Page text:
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Texas gun attack prompts call for action in U.S. Senate

Mass murder of Texas children prompts renewed calls for Senate Republicans to remove roadblocks to universal background checks.

MINNEAPOLIS — Hours after news broke that 19 children and two teachers had been gunned down inside a Uvalde, Texas elementary school Tuesday, Golden State Warriors Coach Steve Kerr lashed out at Republican senators for blocking H.R. 8.

Kerr was referring to House Resolution 8, a universal background check bill that passed the US House in March of 2021, but has yet to receive a debate in the US Senate.  Republicans have used Senate rules that would require 60 votes to bring it up for consideration in the chamber.

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"Fifty Republicans are blocking Democrats from even debating a proposal," US Sen. Tina Smith, a Minnesota Democrat, told KARE.

"Nobody thinks that one piece of legislation is going to solve the epidemic of gun violence in this country. But to sit and say there is nothing we can do, after watching the murder of 19 children, babies, in Texas is unconscionable."

If HR 8 were to become law it would require private handgun purchases to go through a licensed dealer who would submit the buyer to a criminal background check, to see if the buyer is barred from possessing a firearm. The measure allows for a broad array of exceptions including giving or selling a firearm to relatives, or lending a firearm to a trusted person for target practice or hunting trips.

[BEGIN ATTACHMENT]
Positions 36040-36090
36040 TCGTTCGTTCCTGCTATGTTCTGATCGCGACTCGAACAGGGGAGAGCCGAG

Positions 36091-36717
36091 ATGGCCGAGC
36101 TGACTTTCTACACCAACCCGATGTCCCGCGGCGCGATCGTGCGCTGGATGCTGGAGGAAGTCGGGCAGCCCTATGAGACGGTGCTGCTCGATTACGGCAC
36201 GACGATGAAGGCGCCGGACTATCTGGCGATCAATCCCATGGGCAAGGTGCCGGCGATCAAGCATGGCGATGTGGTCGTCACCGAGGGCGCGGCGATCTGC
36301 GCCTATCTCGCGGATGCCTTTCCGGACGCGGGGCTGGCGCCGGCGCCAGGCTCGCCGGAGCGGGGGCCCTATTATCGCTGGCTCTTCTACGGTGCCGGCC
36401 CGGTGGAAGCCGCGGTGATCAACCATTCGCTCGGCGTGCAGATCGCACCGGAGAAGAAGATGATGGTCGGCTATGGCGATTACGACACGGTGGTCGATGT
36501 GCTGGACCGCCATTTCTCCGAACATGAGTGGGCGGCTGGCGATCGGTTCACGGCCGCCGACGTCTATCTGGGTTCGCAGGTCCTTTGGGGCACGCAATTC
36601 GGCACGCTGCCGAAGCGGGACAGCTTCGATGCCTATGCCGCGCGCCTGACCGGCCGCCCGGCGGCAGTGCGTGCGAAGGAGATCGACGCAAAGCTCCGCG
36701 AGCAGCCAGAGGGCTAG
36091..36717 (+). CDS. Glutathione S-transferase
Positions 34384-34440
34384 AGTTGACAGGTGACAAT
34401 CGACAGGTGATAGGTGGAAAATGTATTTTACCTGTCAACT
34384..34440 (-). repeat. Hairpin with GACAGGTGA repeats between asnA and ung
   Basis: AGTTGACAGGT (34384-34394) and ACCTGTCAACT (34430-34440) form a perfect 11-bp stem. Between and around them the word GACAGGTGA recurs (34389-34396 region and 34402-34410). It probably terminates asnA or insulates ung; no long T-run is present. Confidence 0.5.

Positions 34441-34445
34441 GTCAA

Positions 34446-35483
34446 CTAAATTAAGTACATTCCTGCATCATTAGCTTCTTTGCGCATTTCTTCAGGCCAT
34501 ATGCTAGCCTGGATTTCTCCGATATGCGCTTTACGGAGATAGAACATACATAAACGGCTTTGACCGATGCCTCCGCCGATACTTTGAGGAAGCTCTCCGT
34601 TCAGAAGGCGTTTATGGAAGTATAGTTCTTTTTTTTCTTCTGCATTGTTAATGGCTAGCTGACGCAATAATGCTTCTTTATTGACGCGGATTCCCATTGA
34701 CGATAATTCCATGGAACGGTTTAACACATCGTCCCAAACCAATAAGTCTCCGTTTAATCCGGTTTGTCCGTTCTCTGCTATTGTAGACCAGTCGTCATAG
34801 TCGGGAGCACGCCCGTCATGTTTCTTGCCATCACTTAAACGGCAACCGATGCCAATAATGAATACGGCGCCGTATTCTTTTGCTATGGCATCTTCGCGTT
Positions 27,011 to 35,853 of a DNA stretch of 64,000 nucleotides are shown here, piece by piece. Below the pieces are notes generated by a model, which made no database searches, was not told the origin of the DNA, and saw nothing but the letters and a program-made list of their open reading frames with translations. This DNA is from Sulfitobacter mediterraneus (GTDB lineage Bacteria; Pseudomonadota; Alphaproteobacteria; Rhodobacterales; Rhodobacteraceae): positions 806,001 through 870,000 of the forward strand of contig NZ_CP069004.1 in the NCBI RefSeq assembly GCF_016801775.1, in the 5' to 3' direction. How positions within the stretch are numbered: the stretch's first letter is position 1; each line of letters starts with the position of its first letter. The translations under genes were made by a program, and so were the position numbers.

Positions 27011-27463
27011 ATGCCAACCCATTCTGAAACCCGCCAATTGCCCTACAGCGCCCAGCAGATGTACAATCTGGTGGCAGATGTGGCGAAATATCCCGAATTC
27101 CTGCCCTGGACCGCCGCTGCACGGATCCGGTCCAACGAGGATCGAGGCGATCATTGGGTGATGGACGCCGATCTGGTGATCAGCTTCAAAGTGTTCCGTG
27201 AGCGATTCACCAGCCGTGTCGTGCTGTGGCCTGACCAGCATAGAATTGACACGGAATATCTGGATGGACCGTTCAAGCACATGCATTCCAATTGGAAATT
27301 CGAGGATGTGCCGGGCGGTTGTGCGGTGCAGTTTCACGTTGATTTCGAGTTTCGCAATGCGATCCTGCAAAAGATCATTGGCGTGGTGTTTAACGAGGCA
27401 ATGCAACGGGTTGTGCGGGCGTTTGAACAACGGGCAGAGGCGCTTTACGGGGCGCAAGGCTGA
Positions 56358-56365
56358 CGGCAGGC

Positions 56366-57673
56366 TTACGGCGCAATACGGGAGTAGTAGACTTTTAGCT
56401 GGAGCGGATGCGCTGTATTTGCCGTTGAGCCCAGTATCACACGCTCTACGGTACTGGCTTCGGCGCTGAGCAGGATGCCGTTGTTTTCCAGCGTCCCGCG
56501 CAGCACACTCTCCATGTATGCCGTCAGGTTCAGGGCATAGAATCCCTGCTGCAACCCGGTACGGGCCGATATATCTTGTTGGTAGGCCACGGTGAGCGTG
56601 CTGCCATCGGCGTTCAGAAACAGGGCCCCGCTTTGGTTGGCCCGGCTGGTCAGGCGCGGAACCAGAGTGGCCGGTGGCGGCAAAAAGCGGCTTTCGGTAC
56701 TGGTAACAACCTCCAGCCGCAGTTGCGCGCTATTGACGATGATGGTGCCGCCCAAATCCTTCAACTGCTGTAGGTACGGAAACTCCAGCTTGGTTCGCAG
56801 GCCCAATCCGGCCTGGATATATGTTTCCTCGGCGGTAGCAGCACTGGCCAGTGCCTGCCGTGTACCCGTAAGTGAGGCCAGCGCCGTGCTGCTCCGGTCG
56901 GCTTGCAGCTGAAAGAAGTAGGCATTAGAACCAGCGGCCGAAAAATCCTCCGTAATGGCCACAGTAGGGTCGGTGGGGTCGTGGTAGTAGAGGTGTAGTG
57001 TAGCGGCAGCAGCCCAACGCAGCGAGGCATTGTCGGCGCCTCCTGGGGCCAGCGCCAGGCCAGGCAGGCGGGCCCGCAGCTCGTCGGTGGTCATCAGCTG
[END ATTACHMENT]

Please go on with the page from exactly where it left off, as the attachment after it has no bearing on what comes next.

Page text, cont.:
"I'm not here to say that is the only solution, or it would prevent what happened yesterday or the day before, or the day before that," DFL Rep. Dean Phillips told KARE.

"But damn it, we've got to try. And America wants it!"

Rep. Phillip's Tuesday Tweet suggesting the nation's founders wouldn't have imagined or permitted the types of semi-automatic rifles that were used by the 18-year-old Texas shooter and many others is mass killings.

When HR 8 passed the US House in March of 2021 the votes fell mostly along party lines. A total of 219 Democrats voting yes -- including all four Democrats in the Minnesota delegation.  The state's four GOP members at the time all voted against the bill.

Rep. Pete Stauber of Duluth, a former police officer, was among the Republicans who voted against HR 8. He has asserted that adding any red tape will only create barriers for responsible gun owners, ultimately slowing their access to guns they want.

"Defending my constituents' constitutional rights is something I will continue to do until my very last day in office," Rep. Stauber told colleagues during the floor debate.

Stauber's press release after the vote on HR 8 was headlined, "Stauber votes No on Pelosi's unconstitutional gun grab."

 Universal background checks is also stalled in Minnesota's divided legislature, with House Democrats calling it a common sense first step and Senate Republicans calling it an unnecessary delay for responsible gun owners.

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